College is too Expensive, But How Do We Fix That?


No one disputes that college affordability and accessibility are increasingly becoming an issue for students and their families. What’s not as clear is how to combat these problems.

“There is no skepticism that there are major flaws right now with the higher education system, everyone wants to increase access and reduce costs, but discerning why college costs what it does gets very complex very quickly,” says Debra Humphreys, vice president for policy and public engagement at The Association of American Colleges and Universities.

President Barack Obama outlined his solution in August to create a ratings system that takes into account a school’s access, affordability and alumni success that potential students can use to analyze and compare schools during the application process.

“Whether we’re talking about a two-year program, a four-year program, a technical certificate, bottom line is higher education cannot be a luxury.  It’s an economic imperative:  Every family in America should be able to afford to get it,” Obama said last year when he unrolled the plan at the University of Buffalo.

In the same speech, the president pointed out that a college degree has never been more expensive, with the average tuition at a public four-year college increasing more than 250% as the average student loan debt hits $26,000.

The ratings system would evaluate schools' post-graduation earnings, average student loan debt and graduation rates.  The president’s plan would eventually tie the amount of federal aid schools receive to the rating system—and that’s where some schools and experts are calling foul.

“No one I’ve spoken with thinks this model on rating students on a few data points will magically bring down costs and make college more affordable,” says Humphreys. “There is such diversity among institutions on what and why things costs what they cost.”

And the clock for creating the rankings is ticking: The White House wants the measurement system made public by the 2015 school year. In theory, the rankings would mean students at schools with low tuition prices with a heavy low-income student population and high rates of student success would receive larger Pell Grants and better loan terms from the government. On the other side, poorly-rated campuses would lose funding.  The federal funding tie in wouldn’t go into effect until 2018.

The rankings system isn’t novel -- magazines have been doing it for years, most notably “U.S. News and World Report’s” school ranking. However, Mark Schneider, president of College Measures, points out that the families using this guide are already the “crème de le crème.”

“These students are already highly-motivated with highly-educated parents, it’s the low-hanging fruit for colleges, if you start including rankings of regional campuses and rank 1700 schools instead of 100, you are trying to affect millions of kids who are not used to looking at these metrics.”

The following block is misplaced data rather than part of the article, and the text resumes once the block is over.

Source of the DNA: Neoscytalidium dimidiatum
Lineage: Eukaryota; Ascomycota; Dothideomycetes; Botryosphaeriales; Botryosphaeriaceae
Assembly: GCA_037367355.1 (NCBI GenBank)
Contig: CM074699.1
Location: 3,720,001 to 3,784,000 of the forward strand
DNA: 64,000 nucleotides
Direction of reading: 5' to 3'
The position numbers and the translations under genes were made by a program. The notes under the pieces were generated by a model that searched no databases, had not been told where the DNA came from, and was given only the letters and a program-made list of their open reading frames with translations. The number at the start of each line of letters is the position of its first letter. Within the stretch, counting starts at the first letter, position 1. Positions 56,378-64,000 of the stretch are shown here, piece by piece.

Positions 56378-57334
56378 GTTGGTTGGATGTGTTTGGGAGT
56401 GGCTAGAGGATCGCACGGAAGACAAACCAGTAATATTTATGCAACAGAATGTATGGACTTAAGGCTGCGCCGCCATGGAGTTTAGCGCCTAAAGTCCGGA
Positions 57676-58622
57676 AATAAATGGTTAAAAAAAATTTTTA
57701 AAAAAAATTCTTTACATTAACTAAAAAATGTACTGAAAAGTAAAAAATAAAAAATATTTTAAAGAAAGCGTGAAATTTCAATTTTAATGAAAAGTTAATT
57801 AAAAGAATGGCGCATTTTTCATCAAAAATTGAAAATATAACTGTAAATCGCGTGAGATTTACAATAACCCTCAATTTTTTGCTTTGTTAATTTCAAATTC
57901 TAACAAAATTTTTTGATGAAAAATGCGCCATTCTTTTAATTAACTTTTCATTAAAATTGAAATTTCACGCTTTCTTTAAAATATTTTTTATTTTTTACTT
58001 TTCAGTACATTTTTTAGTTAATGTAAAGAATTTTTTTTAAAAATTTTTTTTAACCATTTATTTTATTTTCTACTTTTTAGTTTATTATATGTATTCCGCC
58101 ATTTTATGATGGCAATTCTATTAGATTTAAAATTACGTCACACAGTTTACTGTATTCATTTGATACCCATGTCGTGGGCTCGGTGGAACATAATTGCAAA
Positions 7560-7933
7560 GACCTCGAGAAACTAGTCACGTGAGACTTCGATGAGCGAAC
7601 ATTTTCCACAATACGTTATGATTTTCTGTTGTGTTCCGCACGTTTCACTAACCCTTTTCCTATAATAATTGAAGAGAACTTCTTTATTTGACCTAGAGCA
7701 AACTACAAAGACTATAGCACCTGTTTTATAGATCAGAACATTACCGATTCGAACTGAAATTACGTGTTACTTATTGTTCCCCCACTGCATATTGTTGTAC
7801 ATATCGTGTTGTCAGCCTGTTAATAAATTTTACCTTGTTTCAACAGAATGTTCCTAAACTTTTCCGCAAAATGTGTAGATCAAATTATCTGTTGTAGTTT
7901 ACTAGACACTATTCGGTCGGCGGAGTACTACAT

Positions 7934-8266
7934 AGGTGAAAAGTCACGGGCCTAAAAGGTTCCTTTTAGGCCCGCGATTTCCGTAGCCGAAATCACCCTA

The president has authority to collect, manage and publish data to create the rankings, but will need Congressional approval to tie funding to the system. Experts agree the more information made available to students the better, but some aren’t convinced this latest initiative is going to be effective. The information would be presented online, which after the botched rollout of, has some experts wary.

“Getting the information on a government website isn’t going to cut it, we have to be better about designing and disseminating the information,” says Schneider. “What is your faith that they have the ability to design something that interacts and provides the information in the engaging manner that our youth demands from websites? You need actual people, like guidance counselors, that know what they are talking about sitting down and talking with students.”

What’s more, Todd Bloom, Hobsons’ chief academic officer, worries that the rankings would incentivize schools to misrepresent data and “game” the system --a critique often associated with schools looking to place high on the “U.S. News and World Report” rankings.

A report from the conservative-leaning American Enterprise Institute concludes that most colleges wouldn’t fare well under the ranking system—particularly community colleges.

Community colleges would most likely rank poorly because of the type of students they serve, says Humphreys. “The data collected only count full-time students in the fall, which community schools say will only represent about 6% of their student body.”

Bloom says the shopper, in this case students and their families, should lead the change. “As the rise of college costs continue to greatly outpace the increase in median family income, the shopper will cause the providers to change, or risk going out of business.”

Schneider says changing the college application process hinges on changing the approach to 10% of students. “You don’t need to change everybody’s approach, just the marginal customer,” he says. “If we get 10% of students to shift how they select schools, that creates competitive market forces and it will have an enormous impact and we can leverage some serious change.”

He adds that for the most part, the data that are going to be available on the rankings system are already available through employment insurance information and tax data. “You can build a whole system with this information without every talking to a student, if you rely on students to provide data you are dead.”

Humphreys adds that students need to focus on their return on investment. “If you want to be a social worker, that is great and you should pursue that since we really need them, but know that you aren’t going to make as much as a doctor, lawyer and engineer.”